Disney's California Adventure. Let's take a deep dive into the new land.Marvel's superheroes have a new home on the west coast. Avengers Campus opens Friday at
Disney is not the first theme park to build a Marvel-themed land. Universal Orlando did that 21 years ago at Islands of Adventure. But while Universal's land matched its look to the comics, Disney has taken its cue from its Marvel Cinematic Universe. Yet much like an MCU movie or TV show, Avengers Campus leaves us with some questions.
The Disneyland Resort created its first Marvel-themed ride when it redesigned its Twilight Zone Tower of Terror as Guardians of the Galaxy: Mission Breakout. Disney now has designated Mission Breakout as part of Avengers Campus, which raises the question of what exactly our heroes might be doing about this ostentatious intrusion from intergalactic jackass Tanleer Tivan that is looming over their headquarters.
And what's going inside that Avengers headquarters anyway? Right now, visitors may find occasional stunt shows playing on the building's second-floor deck. But when now-Disney CEO Bob Chapek introduced Avengers Campus at the 2019 D23 Expo, he suggested that a phase two of Avengers Campus would include a Quinjet ride to Wakanda, based on an all-new ride system.
Disneyland, of course, opened a new IP-driven land without its biggest attraction in 2019 with Star Wars: Galaxy's Edge. And it fans stayed away all summer. With the pandemic scuttling plans across the industry, when might the headquarters building at Avengers Campus become something more than a facade?
But like an MCU flick, Avengers Campus delivers plenty of answers, too. For example, yes, you can design a superhero ride without a villain. Check out WEB Slingers: A Spider-Man Adventure, which I review in a separate post.
Disney finally will serve fans that shawarma they have been demanding ever since the original Avengers movie came out. Check out our preview of the land's new food for that. And the creative team at Walt Disney Imagineering has loaded Avengers Campus with the Easter eggs that fans have come to expect.
Their backstory tells us that Avengers Campus is built on old Stark Industries property that Tony Stark has turned over to Peter Parker to develop the Worldwide Engineering Brigade. The WEB (Marvel loves acronyms, doesn't it?), is looking to recruit STEM talent to outfit and support the next generation of superheroes. But reminders of the site's past remain, include parking signs for Stark Industry's founder and his assistant.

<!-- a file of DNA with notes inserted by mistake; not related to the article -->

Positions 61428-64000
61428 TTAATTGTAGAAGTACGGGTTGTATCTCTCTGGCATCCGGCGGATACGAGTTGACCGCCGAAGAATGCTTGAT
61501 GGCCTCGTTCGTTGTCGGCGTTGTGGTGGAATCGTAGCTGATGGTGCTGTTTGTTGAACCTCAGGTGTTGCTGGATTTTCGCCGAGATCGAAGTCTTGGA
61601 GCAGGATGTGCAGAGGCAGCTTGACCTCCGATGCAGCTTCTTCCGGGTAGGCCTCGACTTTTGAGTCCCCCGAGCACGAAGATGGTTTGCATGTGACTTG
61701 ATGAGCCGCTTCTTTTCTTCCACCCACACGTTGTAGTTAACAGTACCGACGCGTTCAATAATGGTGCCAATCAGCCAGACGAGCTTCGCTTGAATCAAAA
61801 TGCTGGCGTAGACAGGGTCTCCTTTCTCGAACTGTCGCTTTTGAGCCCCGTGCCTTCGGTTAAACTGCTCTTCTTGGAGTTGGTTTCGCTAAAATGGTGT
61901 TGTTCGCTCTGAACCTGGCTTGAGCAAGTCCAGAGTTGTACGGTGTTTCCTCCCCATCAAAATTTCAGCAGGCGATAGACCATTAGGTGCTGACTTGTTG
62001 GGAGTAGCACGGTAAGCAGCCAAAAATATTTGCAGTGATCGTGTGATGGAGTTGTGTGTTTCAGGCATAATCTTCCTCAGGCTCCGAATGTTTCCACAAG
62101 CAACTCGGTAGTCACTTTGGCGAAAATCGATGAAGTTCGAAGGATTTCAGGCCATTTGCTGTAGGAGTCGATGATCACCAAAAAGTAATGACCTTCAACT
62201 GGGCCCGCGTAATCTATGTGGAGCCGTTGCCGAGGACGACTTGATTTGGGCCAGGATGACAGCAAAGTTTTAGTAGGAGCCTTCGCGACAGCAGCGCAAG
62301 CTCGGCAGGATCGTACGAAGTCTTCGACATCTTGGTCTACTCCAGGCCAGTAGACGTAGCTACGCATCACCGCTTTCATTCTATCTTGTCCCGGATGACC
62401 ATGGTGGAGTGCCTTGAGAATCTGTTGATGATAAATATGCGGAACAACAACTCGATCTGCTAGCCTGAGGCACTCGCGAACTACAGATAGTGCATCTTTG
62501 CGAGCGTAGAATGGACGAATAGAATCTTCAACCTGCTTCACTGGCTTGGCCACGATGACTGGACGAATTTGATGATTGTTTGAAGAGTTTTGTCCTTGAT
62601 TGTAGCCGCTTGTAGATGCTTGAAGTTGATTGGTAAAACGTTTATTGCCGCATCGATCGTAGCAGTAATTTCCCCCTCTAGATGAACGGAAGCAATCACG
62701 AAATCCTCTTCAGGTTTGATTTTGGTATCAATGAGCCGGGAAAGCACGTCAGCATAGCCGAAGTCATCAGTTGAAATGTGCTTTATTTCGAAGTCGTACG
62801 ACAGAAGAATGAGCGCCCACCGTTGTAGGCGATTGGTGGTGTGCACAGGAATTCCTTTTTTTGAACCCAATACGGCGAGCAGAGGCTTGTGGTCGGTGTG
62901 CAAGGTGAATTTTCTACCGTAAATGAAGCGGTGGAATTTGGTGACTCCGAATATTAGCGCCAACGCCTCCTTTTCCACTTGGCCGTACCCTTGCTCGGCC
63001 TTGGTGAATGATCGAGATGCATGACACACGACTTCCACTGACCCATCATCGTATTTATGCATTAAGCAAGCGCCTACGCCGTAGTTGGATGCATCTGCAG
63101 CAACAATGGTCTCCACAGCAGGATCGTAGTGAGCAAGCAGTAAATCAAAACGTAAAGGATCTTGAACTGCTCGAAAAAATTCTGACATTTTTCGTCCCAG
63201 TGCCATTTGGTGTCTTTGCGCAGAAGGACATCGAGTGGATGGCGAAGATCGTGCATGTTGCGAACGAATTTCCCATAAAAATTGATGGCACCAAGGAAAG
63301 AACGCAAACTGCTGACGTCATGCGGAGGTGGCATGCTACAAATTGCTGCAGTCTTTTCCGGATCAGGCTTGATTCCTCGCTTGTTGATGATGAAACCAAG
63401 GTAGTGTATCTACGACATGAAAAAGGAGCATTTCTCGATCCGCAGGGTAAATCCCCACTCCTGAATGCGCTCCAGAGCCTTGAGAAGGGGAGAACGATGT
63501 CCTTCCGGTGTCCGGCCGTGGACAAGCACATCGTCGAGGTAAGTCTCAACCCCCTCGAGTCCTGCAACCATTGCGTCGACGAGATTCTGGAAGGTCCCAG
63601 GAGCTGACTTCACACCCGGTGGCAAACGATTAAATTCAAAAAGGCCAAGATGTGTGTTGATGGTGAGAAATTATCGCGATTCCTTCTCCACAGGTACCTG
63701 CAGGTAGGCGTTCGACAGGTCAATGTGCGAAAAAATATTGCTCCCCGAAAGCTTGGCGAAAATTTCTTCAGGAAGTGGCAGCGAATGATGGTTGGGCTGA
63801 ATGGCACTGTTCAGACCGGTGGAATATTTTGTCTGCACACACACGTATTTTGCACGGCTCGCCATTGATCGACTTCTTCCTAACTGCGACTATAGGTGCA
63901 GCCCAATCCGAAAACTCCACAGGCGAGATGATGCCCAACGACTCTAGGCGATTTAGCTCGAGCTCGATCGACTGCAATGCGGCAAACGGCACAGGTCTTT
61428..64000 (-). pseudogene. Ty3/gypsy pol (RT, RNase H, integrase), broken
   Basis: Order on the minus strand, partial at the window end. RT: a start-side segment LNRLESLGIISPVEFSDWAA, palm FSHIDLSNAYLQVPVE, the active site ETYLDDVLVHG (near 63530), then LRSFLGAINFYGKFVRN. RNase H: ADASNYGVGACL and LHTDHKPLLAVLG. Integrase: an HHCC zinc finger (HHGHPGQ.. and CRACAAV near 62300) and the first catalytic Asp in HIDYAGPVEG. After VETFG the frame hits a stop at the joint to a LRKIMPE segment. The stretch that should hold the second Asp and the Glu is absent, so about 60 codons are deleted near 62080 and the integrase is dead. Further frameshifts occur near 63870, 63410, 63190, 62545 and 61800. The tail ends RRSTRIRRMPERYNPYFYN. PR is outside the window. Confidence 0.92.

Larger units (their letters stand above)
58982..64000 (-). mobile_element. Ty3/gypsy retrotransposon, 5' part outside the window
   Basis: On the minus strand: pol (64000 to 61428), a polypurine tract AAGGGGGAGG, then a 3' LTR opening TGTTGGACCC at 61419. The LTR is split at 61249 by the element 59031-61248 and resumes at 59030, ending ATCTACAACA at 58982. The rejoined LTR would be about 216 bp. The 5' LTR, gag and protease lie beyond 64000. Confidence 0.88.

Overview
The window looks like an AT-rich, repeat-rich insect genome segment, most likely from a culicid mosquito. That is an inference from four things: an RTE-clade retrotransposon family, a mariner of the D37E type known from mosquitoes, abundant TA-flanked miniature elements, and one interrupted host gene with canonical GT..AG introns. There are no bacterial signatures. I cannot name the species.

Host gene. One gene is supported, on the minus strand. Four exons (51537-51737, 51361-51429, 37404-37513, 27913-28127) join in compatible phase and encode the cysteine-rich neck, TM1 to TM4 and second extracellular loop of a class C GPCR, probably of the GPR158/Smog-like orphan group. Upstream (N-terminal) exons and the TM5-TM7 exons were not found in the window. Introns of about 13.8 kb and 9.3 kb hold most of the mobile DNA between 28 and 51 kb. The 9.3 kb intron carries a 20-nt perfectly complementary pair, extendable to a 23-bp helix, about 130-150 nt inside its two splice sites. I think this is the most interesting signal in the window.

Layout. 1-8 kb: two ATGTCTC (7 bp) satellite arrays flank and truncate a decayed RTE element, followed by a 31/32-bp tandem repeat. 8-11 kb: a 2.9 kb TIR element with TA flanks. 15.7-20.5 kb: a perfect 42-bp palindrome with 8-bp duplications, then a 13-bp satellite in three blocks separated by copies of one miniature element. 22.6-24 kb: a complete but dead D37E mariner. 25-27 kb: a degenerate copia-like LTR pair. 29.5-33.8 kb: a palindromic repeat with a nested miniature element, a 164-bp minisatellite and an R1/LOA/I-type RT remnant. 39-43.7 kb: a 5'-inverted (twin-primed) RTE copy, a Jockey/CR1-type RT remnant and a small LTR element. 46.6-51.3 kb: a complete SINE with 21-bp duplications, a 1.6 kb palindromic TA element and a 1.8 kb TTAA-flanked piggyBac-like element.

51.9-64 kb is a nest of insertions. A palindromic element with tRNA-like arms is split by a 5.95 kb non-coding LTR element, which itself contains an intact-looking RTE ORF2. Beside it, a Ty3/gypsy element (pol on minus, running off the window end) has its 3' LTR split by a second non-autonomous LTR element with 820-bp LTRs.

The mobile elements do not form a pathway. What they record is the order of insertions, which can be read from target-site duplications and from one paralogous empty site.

But you don't need to look too far from those for a reminder of the nasty byproducts of some of Stark's work. Anyone got the number for the EPA? And maybe OSHA?
WEB students are painting over Stark Industries' sometimes sketchy past - literally, with this mural on the side of the WEB headquarters building.
At the land's media preview earlier this week, I spoke with Executive Creative Director Dan Fields about the many superhero character encounters that fans can expect in Avengers Campus. And a friendly neighborhood Spider-Man stopped by for a moment, too.
The WEB concept imbues Avengers Campus with an earnestness that further convinces me that Disney California Adventure really is the west coast version of Epcot that Disneyland's second gate initially was designed to be. Sure, there are all the food and culture festivals. But Avengers Campus shows us, in the most obvious instance yet, Disney wrestling with the modernist optimism that inspired Walt to envision an Experimental Prototype Community of Tomorrow.
Howard Stark is the MCU's Walt Disney - if he was in the business of building weapons instead of theme parks. Perhaps because we have had a lot more Howard Starks in the world than Walt Disneys, the optimism that many people (well, white ones, at least) felt in the 1950s and 1960s has given way to a far more bleak outlook about our collective future.
The reusable merchandise bag that Disney is selling in Avengers Campus literally declares, "Science is Awesome." But how many Disneyland visitors really believe that anymore? Disney is rebuilding much of Epcot because its 1982 vision for Future World simply does not resonate with as many visitors today as superheroes and animated characters do.
I have written before about the opportunity that Disney has to use its cultural power to inspire people: Why America Needs Epcot... and Other 'Non-Fiction' Theme Parks. But to do that, Disney must grab visitors by the heart before it can begin to get into their heads.
Avengers Campus is not Stark Expo. It's not a bombastic display of power and technology - though WEB Slingers includes some pretty nifty motion sensor tech, if you care to look for and think about it. Avengers Campus looks like any one of countless tech-incubator gentrification projects you can find around the world. Its pro-STEM messages are easily overlooked by anyone coming to watch Black Widow beat the heck out of Taskmaster.
But those messages are here, for the children and the adults whose eyes and ears and minds might be open to them. Maybe science cannot literally help you sling webs from your wrists or stock an entire bar with a single can of beer. (Read that Avengers restaurant piece, below.) But science and engineering can do amazing things - maybe even enough give this dystopian, pandemic-wrecked world the great, big beautiful tomorrow that people like Walt Disney once believed it would enjoy.
Will it? Maybe that's the biggest question that Avengers Campus left me with.
Opening Ceremony: The Disneyland Resort hosted an opening ceremony for Avengers Campus tonight with in-person appearances by Paul Rudd, Jon Favreau and Anthony Mackie, plus video greetings from other MCU stars. Watch the replay here:
And if you were drinking every time someone said "Marvel" during the show... well, you'd still be totally sober. Thanks to that contract!
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